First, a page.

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Picasso Museum in Paris, spring: A group of children sit on the floor in front of one of those Marie- Thérèse Walter’s abstract portraits Picasso made. The teacher asks them to speak their impressions on what they are seeing. One child about 6 years old says: “She’s sad”

 “Oh! No! She’s smiling, she’s happy” corrects the teacher. No other child offers any other comment. 


Madrid, summer at a Press conference in El Retiro gardens. An artist is in anger because some vandals have destroyed his outdoors sculptures by the Rose Garden. The journals that morning show in front page some photos of the broken sculptures with the headline: “New Art Revolution”. The journalist assumed that this was the way in which the sculptures were conceived by the artist.


There is a painter in Berlin who reached international stardom with his “Number 1” series of paintings. He has been twenty years drawing with carbon a huge number “1” on a white canvas. He did it every day at 10 a.m.

During all these years he had had a personal assistant who helped him with everything in his professional and personal life 24 hours a day, sending to Museums, galleries and art collectors   those number 1 paintings at 10.30 a.m.

This morning the personal assistant was late, because he had diarrhoea and sent the number 1 painting of the day at 12 a.m. He has been fired with no mercy.  


A middle class family gathers around TV on a Xmas Eve in Cracovia. When Rock Hudson appears on the screen a ten year old boy says “Oh this man is really handsome!” His older brother, in his 14s, slaps him in the face and says “You don’t have to have any kind of opinion on this!” Everybody remain silent. The younger one cries.


Madrid - June - 1975: Only those who made a hyperrealist charcoal drawing of a classical statue, to the likes of the jury, were admitted to the Fine Arts School.

Madrid - June – 1976: Only those who made an abstract painting, to the likes of the jury, were admitted to the Fine Arts School.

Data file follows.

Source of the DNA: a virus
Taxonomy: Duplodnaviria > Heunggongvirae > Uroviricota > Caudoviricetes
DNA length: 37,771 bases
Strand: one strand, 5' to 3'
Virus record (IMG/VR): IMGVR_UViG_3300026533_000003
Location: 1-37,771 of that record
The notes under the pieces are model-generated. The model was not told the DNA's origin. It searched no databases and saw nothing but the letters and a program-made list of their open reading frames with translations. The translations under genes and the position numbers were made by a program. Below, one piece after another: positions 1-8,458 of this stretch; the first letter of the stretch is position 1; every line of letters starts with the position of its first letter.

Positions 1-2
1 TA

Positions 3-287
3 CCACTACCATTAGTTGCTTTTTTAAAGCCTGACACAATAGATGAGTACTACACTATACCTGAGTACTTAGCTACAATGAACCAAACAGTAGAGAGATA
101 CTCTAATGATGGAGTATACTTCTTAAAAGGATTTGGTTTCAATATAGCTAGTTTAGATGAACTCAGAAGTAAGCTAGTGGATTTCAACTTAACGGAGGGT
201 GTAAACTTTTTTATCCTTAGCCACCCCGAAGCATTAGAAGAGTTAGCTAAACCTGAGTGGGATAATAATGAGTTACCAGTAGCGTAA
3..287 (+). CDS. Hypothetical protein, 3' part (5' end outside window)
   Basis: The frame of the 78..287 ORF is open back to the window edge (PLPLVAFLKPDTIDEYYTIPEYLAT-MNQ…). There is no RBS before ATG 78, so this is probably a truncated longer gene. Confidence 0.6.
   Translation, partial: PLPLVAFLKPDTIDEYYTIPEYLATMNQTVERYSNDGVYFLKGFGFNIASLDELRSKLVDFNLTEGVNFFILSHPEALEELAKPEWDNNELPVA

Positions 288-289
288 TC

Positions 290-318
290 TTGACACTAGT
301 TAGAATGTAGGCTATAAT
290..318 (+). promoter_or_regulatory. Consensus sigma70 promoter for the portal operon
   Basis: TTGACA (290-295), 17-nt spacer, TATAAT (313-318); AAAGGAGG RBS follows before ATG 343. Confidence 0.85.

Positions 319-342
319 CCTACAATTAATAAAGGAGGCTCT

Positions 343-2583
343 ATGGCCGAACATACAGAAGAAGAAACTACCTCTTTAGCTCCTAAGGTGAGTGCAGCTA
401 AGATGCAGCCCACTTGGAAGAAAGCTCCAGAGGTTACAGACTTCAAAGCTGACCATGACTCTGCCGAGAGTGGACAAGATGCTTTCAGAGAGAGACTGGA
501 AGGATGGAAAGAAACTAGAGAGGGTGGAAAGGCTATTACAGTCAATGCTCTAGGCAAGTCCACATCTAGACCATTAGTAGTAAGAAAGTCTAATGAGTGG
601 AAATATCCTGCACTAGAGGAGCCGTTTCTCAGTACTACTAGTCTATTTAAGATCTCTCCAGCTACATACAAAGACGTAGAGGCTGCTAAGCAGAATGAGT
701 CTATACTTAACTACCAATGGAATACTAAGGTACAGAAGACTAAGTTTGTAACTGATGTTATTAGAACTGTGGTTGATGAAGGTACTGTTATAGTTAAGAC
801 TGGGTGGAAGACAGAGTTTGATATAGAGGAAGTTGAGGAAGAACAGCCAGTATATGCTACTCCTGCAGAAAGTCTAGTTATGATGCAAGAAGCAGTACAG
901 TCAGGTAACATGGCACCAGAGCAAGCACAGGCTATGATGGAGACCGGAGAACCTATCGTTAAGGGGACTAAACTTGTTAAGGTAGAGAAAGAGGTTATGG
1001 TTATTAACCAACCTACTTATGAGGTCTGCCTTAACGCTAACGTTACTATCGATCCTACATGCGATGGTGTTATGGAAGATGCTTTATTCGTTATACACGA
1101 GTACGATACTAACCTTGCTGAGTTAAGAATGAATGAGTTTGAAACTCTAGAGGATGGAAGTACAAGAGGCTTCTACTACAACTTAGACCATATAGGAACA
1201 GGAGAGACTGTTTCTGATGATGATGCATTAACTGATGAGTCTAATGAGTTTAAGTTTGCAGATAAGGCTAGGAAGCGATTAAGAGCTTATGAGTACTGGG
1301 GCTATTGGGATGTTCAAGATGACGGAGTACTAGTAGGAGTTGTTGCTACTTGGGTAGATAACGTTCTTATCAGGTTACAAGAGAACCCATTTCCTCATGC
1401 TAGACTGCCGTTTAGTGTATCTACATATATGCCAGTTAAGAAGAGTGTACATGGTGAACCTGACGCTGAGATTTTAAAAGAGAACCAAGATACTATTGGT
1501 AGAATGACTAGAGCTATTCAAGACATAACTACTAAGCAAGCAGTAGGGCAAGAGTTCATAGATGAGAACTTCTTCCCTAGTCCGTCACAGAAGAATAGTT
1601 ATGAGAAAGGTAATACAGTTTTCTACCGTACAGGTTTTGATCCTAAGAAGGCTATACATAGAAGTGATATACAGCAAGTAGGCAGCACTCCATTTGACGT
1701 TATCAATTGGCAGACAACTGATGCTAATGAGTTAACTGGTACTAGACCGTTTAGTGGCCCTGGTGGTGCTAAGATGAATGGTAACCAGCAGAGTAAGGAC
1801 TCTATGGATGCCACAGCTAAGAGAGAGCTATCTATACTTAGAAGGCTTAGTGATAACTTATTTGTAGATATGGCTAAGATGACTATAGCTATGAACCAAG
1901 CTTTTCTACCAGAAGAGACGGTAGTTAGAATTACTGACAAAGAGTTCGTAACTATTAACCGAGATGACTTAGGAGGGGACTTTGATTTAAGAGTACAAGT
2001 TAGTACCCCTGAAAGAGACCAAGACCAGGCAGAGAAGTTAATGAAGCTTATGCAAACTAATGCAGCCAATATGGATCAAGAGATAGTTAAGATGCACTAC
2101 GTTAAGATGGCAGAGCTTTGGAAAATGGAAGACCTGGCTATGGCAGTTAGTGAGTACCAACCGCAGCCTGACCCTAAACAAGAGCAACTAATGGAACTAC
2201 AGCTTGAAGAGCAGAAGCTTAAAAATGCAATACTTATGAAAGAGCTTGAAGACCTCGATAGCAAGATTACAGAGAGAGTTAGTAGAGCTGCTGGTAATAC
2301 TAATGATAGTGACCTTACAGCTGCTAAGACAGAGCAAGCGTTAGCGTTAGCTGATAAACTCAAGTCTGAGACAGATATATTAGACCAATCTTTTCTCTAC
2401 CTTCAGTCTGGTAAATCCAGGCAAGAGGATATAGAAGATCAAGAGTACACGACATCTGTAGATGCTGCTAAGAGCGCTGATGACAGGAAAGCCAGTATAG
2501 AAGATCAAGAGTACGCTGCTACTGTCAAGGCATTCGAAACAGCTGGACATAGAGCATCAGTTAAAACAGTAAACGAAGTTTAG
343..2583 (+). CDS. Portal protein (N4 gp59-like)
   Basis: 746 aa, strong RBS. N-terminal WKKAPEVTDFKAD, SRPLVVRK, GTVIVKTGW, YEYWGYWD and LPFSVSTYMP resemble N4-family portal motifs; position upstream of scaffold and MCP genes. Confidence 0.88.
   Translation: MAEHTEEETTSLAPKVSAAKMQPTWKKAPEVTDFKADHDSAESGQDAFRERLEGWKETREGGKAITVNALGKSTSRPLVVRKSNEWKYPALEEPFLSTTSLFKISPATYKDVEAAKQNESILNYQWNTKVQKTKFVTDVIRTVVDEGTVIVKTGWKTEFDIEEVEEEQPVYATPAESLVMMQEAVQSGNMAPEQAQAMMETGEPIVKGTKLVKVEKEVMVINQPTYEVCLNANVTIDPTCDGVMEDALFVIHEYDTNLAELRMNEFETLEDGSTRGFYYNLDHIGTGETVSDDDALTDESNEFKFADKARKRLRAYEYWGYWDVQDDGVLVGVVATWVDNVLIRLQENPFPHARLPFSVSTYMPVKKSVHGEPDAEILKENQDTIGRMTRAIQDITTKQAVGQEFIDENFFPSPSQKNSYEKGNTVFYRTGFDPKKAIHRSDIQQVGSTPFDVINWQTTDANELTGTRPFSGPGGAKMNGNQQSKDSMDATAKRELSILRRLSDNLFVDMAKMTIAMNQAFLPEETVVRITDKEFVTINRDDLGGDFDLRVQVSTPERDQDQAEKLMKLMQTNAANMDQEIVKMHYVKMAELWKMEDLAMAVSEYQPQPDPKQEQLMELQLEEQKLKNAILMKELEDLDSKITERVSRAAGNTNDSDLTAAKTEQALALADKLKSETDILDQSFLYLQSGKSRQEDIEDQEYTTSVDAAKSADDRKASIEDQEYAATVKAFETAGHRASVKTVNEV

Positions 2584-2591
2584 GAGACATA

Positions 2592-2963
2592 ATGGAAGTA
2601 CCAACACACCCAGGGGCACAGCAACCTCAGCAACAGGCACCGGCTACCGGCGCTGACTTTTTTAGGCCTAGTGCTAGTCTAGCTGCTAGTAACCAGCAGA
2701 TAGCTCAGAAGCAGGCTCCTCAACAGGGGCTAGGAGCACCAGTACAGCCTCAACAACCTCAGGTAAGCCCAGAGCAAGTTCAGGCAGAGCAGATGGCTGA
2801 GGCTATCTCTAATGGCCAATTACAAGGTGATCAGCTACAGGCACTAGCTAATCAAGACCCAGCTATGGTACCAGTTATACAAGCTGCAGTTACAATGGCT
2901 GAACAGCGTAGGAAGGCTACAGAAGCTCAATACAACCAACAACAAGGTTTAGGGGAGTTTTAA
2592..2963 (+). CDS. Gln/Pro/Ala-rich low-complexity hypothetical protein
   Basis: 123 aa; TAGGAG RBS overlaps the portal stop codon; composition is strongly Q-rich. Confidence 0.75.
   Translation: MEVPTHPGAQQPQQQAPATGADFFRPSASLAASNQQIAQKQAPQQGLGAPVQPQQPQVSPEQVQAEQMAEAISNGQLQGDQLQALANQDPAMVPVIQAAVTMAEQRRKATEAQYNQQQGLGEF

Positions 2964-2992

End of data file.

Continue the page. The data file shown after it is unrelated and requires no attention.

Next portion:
Rugby and wrestling were sports invented for muscled men who loved muscled men in a time in which homosexuality were banned. It was the closest way they found to have sex among men in the open without being punished.    


1925 in the outskirts of Honfleur (France) a musician is hugging trees and crying. In a whisper he says: “I love you, because you have never harmed anyone”


In Bilbao, the authorities shut down the microphone of a widow when she was addressing to the people who attended the funeral of her husband killed by a terrorist group. The representatives of the Law argued that the widow wasn’t politically correct when called assassins to the assassins of her husband.


Today, a mass of immigrant Chinese workers is marching on the streets of the city of Mataró (Barcelona) as a protest for being released by the police from the illegal factory where they were working 15 hours a day by just 30 euros a day during the last ten years. They are shouting:  “¡VIVAN LAS CADENAS!” (CHEERS FOR THE CHAINS!)

  Jorge Artajo
 Madrid, summer 2009

Box art part of 'Fluxhibition' at UT Arlington

News Release — 9 July 2009


Media contact: Teresa Newton, (817) 272-2761,

ARLINGTON - A box is a box is a box ... except when it's art.

The box as an expressive medium is the premise of Fluxhibition #3: Thinking Inside of the Box, an exhibit that runs through July at the University Center Gallery at The University of Texas at Arlington.

Theatre Piece #1 -- Under Tension: A Suspense Thriller by Cecil TouchonCecil Touchon, the exhibit's curator and a UT Arlington graduate, put the exhibit together in two months, asking artists around the world to contribute boxes for the International Museum of Collage, Assemblage and Construction and the FluxMuseum, both of which are housed in his Fort Worth home.

Among these boxes are political messages, personal stories, jokes, social commentary, inventions, commemorative works, obsessive passions, homage to other artists, games, gadgets, dead bugs, a rotten egg from Macedonia, family heirlooms from Demark, handmade objects, scientific paraphernalia from the EPA, training kits, the hair of virgins, magic boxes, hidden compartment boxes, a pot of lightning from Greece, air from Colorado and even a bottle "chock full of God."

Fluxus - a Latin word meaning "to flow" - is an international network of artists, composers and designers noted for blending different artistic media and disciplines in the 1960s. They have been active in Neo-Dada noise music and visual art as well as literature, urban planning, architecture and design. Artist George Maciunas organized the first Fluxus exhibit in 1961 in New York City.

Box of Failures by Jane Wang"It is not really a particular style of art," he said of Fluxus. "The idea of a box as a medium is a key for Fluxus. It's conceptual art ... it has some sort of performance art as part of it."

Touchon became involved with the Fluxus community in the 1970s. While finishing his Bachelor of Fine Arts degree in the spring at UT Arlington, he learned the University Center Gallery needed a summer exhibit. Touchon went online to ask Fluxus artists to contribute to an exhibition.

Within two months, he received works from artists in 18 different countries. Yoko Ono, who was a member of the original Fluxus community, also sent work.

"It was a really extraordinary effort and is an amazing show," Touchon said.